Gary Moller: [DipPhEd PGDipRehab PGDipSportMed(Otago)FCE Certified, Kordel's and Nutra-Life Certified Natural Health Consultant]. ICL Laboratories registered Hair Tissue Mineral Analysis and Medical Nutrition Consultant.

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Thursday, April 18, 2013

Gene patents: Modern slavery?


The U.S. Supreme Court seemed worried Monday about the idea of companies patenting genes that can be found inside the human body, as it heard arguments in a case that could profoundly reshape U.S. medical research and the fight against diseases like breast and ovarian cancer.
U.S. genetic researcher Chris Mason says the patents already awarded mean as soon as DNA is extracted it belongs to a company.U.S. genetic researcher Chris Mason says the patents already awarded mean as soon as DNA is extracted it belongs to a company. (CBC)
The court's decision involves an American case but it could have major implications throughout the world for the future of medicine and medical research.
The answer could reshape U.S. medical research, the fight against diseases like breast and ovarian cancer and the multi-billion dollar medical and biotechnology business.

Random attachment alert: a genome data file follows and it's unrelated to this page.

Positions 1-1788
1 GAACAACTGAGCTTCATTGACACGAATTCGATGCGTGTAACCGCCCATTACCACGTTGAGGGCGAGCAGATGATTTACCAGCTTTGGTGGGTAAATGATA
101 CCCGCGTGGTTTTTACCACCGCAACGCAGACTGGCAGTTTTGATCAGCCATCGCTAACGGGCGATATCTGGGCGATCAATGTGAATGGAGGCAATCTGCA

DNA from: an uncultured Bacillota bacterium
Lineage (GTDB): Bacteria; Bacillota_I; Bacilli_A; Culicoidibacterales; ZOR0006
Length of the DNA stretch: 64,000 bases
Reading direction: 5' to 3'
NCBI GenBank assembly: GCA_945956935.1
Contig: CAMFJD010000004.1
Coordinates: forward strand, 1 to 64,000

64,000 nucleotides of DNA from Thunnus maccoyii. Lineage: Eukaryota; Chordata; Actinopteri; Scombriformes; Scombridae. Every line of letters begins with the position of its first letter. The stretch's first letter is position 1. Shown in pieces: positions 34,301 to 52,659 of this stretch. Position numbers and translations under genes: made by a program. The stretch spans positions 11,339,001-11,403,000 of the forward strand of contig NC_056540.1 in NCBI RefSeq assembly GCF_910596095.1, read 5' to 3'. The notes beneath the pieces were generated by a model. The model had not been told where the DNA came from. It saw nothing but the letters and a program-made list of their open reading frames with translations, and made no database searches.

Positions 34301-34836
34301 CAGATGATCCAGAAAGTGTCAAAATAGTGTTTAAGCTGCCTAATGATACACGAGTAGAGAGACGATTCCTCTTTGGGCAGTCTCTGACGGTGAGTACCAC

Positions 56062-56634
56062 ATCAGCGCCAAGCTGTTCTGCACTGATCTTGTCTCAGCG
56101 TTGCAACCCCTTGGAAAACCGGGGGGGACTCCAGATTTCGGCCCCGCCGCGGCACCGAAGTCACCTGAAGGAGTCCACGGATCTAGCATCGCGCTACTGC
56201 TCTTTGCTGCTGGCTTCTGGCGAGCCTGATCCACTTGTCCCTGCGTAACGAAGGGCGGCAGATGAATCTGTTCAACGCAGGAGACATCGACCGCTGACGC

Researcher Chris Mason with the New York Genome Center told CBC the patents already given for thousands of genes means you don't own your own genetic material.
'Countless companies and investors have risked billions of dollars to research and develop scientific advances under the promise of strong patent protection.'—Myriad Genetics CEO Peter Meldrum
"It means as soon as you extract DNA from your body or your doctor does, it's no longer your property, nor your doctor's. It's the property of a company," he said.
"The intellectual framework that comes out of the decision could have a significant impact on other patents — for antibiotics, vaccines, hormones, stem cells and diagnostics on infectious microbes that are found in nature," Robert Cook-Deegan, director for genome ethics, law & policy at Duke University, said in a statement.
"This could affect agricultural biotechnology, environmental biotechnology, green-tech, the use of organisms to produce alternative fuels and other applications," he said.
Full article here: 
http://www.cbc.ca/news/technology/story/2013/04/15/gene-patent-case-us-supreme-court.html
________________________________
Gary:
As one commentator said:
"You can't patent a discovery: Only an invention"

Here, here!

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